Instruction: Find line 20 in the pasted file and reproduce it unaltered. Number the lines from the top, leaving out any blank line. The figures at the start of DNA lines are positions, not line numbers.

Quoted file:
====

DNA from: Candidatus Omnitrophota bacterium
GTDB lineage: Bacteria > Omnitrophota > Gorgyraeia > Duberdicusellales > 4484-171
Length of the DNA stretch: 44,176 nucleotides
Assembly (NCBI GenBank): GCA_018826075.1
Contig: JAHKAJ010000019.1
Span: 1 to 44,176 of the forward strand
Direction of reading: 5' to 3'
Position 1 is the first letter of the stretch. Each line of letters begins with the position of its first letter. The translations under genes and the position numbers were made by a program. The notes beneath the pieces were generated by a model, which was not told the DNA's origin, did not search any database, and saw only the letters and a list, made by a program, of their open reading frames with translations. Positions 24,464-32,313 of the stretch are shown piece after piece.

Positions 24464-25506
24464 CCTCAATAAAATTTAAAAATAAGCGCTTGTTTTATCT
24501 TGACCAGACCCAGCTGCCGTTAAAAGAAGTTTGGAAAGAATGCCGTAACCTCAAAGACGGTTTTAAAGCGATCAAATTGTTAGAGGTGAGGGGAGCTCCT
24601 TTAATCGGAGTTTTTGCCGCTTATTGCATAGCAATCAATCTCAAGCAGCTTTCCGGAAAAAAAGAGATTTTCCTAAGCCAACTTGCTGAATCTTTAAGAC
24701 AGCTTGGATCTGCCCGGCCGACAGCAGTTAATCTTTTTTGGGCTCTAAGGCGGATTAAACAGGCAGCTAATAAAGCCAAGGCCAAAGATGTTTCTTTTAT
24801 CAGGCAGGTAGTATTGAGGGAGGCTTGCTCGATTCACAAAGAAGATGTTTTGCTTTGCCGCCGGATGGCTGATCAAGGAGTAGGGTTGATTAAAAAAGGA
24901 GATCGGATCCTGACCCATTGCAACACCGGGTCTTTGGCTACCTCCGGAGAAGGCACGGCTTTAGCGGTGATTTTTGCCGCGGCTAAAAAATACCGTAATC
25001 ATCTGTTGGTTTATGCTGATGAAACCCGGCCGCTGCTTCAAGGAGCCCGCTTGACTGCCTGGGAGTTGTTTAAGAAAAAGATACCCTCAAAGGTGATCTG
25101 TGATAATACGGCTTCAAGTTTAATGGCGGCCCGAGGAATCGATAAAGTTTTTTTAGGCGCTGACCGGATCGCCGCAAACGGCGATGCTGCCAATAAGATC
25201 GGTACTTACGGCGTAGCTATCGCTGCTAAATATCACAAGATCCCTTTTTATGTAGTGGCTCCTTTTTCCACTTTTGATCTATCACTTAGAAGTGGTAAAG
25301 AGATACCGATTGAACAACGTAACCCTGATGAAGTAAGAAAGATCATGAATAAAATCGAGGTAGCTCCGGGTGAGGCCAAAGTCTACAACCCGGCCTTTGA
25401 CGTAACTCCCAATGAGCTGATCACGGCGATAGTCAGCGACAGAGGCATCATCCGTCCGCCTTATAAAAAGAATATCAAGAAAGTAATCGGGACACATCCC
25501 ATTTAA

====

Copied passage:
25401 CGTAACTCCCAATGAGCTGATCACGGCGATAGTCAGCGACAGAGGCATCATCCGTCCGCCTTATAAAAAGAATATCAAGAAAGTAATCGGGACACATCCC